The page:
In my country of residence, the scariest monster imaginable, the most terrible child molester that ever lived, is currently serving a 40-year sentence, after having been found guilty of the rape, torture and murder of 168 children (it is even said that there are a lot more victims we don’t know about…). Twenty four years were knocked down from his sentence right then and there for cooperating with the authorities. If we do the math, the guy is paying approximately 6-7 weeks per victim. However, good behavior (can an animal really behave properly?) has helped him reduce the time to approximately 35 days per victim. As if that weren’t enough, our Penal Code provides that after 3/5 of the sentence have been served, the inmate may be released. This means that upon completion of 14 years of prison, this pathetic excuse of a human being gets to walk the streets and breathe the free air like any one else.

A 40-year sentence, in my opinion, was hardly enough to start with in this case, and yet, if someone doesn’t come up with some way to retain him, he’ll be free. Honestly, is this fair? Who is going to protect our children once this monster gets out? The worst part is, after having seeing him on the TV, he seems completely remorseless, all smiles and jokes, oblivious of the fact that he has inflicted so much pain on so many.  He is the closest I’ve seen to a real-life Hannibal Lecter (without the refinement). He even says that since he has seen the error of his ways, he wants to open an institution to work in pro of the children. I almost fainted when I heard him say that.

And this guy is just one example. What is going to happen to so many out there who continue to victimize children and get to do it over and over again, all in the name of a justice system (and human rights defenders who claim to be defending the rights of the criminals, but are really nothing more than politicians trying to get their name in the headlines)  that insists that people have the right to rehabilitate and regain their freedom. That we must defend the human rights of all citizens. Well, I ask the honorable members of Congress who make the laws (not only here but everywhere), what about the human rights of these children? Just because they are gone their rights ceased to exist? Don’t their families also have rights? How about the rest of us? Don’t we have the right to be protected?

Now, the death penalty is too broad a subject to discuss. However, I will say that it is tricky, because as technological breakthroughs occur more frequently, there are now new and improved ways to analyze evidence that weren’t available before. This means that some people who had been convicted years ago for a crime have been proven innocent at some point because there was no way of knowing then what we know now as a result of the tools that are available to us today.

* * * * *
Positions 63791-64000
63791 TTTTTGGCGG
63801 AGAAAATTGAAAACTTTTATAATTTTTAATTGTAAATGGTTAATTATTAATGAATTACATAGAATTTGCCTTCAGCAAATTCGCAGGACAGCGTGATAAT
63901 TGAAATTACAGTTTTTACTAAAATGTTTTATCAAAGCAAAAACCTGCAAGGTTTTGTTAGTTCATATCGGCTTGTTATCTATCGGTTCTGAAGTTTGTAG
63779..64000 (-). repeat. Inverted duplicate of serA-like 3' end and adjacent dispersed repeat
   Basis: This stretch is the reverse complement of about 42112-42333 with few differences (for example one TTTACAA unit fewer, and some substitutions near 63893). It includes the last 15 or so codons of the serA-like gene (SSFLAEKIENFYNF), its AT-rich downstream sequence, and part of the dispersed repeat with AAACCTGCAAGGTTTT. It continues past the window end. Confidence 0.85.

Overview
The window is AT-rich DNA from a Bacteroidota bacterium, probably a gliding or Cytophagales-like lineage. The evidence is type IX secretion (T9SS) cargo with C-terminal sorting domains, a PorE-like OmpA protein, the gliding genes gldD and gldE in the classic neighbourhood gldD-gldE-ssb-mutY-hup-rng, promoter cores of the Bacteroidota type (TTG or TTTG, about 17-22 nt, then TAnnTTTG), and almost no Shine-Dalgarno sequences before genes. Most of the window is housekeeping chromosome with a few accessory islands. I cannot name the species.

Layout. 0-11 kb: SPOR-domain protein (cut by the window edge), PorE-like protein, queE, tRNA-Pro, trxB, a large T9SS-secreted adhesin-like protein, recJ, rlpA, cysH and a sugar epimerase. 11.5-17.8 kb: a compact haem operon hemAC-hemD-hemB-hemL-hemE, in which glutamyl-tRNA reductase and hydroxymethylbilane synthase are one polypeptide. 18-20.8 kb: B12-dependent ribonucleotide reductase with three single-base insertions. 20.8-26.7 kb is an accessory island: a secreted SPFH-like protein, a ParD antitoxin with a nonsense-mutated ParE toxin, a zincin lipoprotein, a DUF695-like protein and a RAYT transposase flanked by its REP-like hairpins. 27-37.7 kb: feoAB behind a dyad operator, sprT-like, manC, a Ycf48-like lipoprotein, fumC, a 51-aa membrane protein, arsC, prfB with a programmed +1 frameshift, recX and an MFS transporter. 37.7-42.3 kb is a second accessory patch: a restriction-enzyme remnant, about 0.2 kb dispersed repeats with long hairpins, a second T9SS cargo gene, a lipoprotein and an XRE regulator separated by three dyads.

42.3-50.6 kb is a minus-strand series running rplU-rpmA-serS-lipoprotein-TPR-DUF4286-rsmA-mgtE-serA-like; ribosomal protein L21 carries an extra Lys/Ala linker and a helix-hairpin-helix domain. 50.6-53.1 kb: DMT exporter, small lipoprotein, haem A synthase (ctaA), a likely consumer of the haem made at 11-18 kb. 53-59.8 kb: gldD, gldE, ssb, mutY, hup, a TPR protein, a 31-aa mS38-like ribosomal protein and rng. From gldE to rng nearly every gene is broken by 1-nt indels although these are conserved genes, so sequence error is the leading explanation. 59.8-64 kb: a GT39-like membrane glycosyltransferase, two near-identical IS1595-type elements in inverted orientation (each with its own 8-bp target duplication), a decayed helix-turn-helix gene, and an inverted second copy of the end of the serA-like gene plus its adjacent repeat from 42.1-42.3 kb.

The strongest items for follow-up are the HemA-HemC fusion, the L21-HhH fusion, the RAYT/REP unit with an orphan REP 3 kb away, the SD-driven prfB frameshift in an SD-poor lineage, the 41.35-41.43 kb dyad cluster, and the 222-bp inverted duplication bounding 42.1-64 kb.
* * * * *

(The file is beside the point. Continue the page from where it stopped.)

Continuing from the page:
I’m not aware how many times this has occurred, but still, taking a person’s life away only to realize years later that he/she was innocent is a crime in itself. And how can the state repair the damage?

Now, if the person is serving a life sentence, at least that person gets to be vindicated in life and live the remainder of his/her days freely.

The life sentence also guarantees that the person will be locked up for as long as he/she lives and that’s that. No mitigating circumstances, no “discounts” on time served. If our dear legislators are so fearful of the death penalty for their own political reasons, then maybe they should choose life sentences for certain types of crimes. That way, whatever these criminals do, they’ll never get the chance to hurt anyone ever again, which, I assume, is part of the purpose of sending someone away for life.

I wonder if our lawmakers have ever thought about the creep I described before, what it would be like if he was released and chose to live somewhere near them. What if he moved to their neighbourhood,  or packed their groceries at the super, or visited the library. Honestly, would any of them be able to sleep at night? As a parent, I can say, without a doubt, that they would probably never leave their children out of their sight ever again, for fear of that psycho and would probably move as far away possible  from him.

So, unless our dear representatives take a good look into their hearts and take a stand on the issue, these monsters will continue to crawl our streets and keep committing the atrocities they commit against those who need the most protection: our children.  And the cycle will continue to repeat itself until members of Congress commit, fully and wholeheartedly, to do their job as they should, instead of trying to gain votes for the next election.

As for me, although I’m convinced that anyone who chooses to harm a child deserves nothing more than a horrible, slow death, I’m well aware that 2 wrongs don’t make one right, mainly because if one day it is discovered that the accused was innocent, there is no taking back that wrongful death.

A life sentence in isolation should do it. And when I say isolation, I mean complete isolation: no access to the media or to other people; just the bare minimum to get through each day. These people should be given the rest of their days to think about what they did, in the hopes they’ll eventually feel remorse and guilt, and be able to prepare themselves for a solitary death, whenever that day comes.



  • None
  • Carrie Rubin: I don't always remember names well, but I remember circumstances. I especially remembered yours because it's such a rare cancer, and you were the firs
  • iamtheinvisiblehand: Thank you for your kind words, but also thank you for remembering it was me....it's amazing that you'd remember this considering the endless stream of
  • Carrie Rubin: I am so sorry to hear about your mother. After you commented on my blog yesterday, I remembered that your mother was the one who had cholangiocarcinom